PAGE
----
Move over rowing and triathlon.
Coach Randy Bennett has managed to turn the Island into an epicentre for swimming, with many of the Canadian pool performers for the 2014 Commonwealth Games this summer in Glasgow likely to come from Bennett’s training group at Saanich Commonwealth Place.
And when you give them home-pool advantage — as they will have today through Saturday at Commonwealth Place in the Canadian trials for the 2014 Commonwealth Games — the edge becomes even more pronounced for Island swimmers such as Ryan Cochrane, Hilary Caldwell, Alec Page, Eric Hedlin and Will Brothers.
A total of 503 swimmers from 104 clubs will be trying to punch their tickets to Glasgow, and also the 2014 Pan Pacific championships in Brisbane, over the next four days. The qualifying rounds are each morning at 10 a.m., followed by finals each evening at 6 p.m. at Saanich Commonwealth Place. Tickets are $5 for qualifying rounds and $10 for finals, or $40 for full trials pass.
Of the Island stars, no other commands the attention of Cochrane. The scary thing is that even after his Olympic silver and bronze medals, six world championships medals and two Commonwealth Games golds, the Victorian is still improving.
“Even at 25, I’m constantly getting better and doing best times,” said Cochrane, who will swim the 400- and 1,500-metre freestyle events at the trials.
“Even though I’m not 17 anymore and can’t bounce back as quickly, I feel I’m still getting stronger and more technically efficient.”
This, however, will be the final of three career Commonwealth Games leading to his final of three Olympics in 2016 as Cochrane plans to hang up the Speedo after Rio. He will finish off his psychology degree at UVic and pursue a career in business. There’s a sort of farewell tour feel to these final two years as his swim career comes full circle — his first major multi-sport event was the 2006 Melbourne Commonwealth Games.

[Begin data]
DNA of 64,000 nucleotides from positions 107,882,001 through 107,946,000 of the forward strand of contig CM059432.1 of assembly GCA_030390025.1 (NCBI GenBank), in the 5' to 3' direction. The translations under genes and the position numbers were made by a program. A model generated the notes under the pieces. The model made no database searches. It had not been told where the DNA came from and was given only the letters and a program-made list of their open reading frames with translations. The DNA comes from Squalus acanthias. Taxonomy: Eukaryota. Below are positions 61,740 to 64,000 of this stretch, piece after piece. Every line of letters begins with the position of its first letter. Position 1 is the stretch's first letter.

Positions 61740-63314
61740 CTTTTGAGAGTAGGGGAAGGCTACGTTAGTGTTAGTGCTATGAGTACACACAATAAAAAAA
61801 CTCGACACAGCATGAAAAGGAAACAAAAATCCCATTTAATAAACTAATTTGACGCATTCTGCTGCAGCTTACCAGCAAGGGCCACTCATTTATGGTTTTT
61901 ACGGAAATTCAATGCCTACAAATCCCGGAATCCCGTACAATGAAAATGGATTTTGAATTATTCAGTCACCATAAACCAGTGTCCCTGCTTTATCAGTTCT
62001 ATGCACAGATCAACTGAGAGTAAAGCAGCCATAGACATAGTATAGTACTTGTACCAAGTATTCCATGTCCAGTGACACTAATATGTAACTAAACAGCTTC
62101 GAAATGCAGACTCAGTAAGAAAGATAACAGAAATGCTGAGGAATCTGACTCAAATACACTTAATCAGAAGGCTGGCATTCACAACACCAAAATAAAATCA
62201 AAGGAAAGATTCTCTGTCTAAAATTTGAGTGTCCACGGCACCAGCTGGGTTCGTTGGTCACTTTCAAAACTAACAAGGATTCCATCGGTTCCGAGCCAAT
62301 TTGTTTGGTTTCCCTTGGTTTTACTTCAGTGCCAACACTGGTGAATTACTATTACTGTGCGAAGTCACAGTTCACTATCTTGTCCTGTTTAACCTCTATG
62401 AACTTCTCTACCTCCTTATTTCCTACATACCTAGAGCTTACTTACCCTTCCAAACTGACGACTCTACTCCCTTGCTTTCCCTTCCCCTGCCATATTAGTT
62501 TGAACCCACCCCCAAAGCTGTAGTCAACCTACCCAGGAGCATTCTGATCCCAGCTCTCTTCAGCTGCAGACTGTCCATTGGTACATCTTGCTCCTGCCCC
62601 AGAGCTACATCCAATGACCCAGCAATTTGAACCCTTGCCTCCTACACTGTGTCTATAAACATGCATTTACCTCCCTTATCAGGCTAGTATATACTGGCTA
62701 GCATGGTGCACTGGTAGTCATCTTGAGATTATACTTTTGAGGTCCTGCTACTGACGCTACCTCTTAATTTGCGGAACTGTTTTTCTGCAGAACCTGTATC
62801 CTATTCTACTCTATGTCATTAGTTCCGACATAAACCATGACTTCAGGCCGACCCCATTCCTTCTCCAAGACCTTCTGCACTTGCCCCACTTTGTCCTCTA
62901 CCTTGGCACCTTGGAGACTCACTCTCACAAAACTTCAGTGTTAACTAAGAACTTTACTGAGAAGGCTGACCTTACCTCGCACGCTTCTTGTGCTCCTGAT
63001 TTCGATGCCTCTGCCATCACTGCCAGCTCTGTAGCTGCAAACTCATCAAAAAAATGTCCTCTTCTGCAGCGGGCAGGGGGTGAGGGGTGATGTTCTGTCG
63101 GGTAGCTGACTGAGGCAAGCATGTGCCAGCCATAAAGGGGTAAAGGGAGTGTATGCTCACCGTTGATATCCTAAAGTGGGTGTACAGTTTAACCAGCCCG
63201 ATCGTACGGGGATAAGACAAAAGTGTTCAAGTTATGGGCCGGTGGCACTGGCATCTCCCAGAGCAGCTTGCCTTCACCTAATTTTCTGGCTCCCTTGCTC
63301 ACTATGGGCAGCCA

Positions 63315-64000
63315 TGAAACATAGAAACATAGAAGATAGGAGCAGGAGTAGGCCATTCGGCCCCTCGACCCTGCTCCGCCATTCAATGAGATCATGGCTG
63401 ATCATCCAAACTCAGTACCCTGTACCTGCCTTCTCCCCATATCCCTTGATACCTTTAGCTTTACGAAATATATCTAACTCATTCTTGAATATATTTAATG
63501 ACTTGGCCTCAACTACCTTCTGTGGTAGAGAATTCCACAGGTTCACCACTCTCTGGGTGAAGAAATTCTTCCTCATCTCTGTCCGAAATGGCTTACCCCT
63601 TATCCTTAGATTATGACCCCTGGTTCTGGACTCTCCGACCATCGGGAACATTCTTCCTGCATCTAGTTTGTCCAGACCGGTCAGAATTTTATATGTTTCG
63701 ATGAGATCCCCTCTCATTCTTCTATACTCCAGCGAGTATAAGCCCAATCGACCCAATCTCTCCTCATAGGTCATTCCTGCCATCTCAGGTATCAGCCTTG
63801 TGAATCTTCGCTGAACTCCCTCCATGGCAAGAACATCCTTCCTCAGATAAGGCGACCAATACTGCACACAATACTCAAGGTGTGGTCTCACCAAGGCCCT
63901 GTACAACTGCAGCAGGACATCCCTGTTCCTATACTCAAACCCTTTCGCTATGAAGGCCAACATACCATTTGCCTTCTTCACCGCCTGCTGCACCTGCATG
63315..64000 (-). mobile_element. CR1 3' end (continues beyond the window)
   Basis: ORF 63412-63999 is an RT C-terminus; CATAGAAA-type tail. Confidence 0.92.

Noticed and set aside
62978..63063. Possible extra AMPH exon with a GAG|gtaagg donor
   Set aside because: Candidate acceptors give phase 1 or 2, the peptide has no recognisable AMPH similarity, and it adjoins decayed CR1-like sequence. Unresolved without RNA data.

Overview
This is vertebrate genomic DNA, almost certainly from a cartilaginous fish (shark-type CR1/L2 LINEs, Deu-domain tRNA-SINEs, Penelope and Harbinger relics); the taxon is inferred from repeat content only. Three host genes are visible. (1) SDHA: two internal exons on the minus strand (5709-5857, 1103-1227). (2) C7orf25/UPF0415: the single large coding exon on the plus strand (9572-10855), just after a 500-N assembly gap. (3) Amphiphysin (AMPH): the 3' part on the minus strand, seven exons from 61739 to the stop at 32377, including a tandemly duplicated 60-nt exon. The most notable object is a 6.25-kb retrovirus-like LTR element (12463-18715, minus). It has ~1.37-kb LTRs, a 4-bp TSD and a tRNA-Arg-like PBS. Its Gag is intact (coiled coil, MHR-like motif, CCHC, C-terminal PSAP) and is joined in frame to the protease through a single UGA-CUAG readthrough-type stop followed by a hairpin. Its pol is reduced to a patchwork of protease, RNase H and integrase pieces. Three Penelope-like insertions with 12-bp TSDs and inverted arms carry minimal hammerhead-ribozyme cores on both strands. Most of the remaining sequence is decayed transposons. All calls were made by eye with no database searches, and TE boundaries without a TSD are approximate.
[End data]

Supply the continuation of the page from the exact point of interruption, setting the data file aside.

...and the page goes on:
“Melbourne was my first, and I never looked back after that,” said the Claremont Secondary graduate.
“It has seemed like a short eight years since then.”
Cochrane admits he couldn’t have anticipated the impact he would have, although he did allow: “I always had that bravado from a young age when I would dream of being a pro athlete.”
Cochrane was six years old when Aussie great and two-time Olympic-champion Kieren Perkins set the world record in winning the gold medal in the 1,500 freestyle at Commonwealth Place during the 1994 Victoria Commonwealth Games.
Twenty years after Perkins, Victoria’s Cochrane has left his own mark as he came out of the Saanich facility. How’s that for legacy investment?
“We really push each other in this pool, and we also train alongside the triathletes and divers here in Victoria who are the best in their field,” noted Cochrane.
None in Canadian pools has been better than Cochrane in the longer distances. That’s the true legacy he will leave post-Rio.
“I was inspired by those who came before me and I always wanted to leave something for future generations,” he said.
“It’s exciting to see the potential of the Canadian team.”
That encompasses Cochrane’s training mates at Saanich Place, who include 2013 world-championship medallists Caldwell and Hedlin, Olympian Page and the emerging Brothers, who all have Glasgow firmly in their sights this summer. Other top national swimmers at the Games trials include Martha McCabe, Brittany MacLean, Katerine Savard and Noemie Thomas.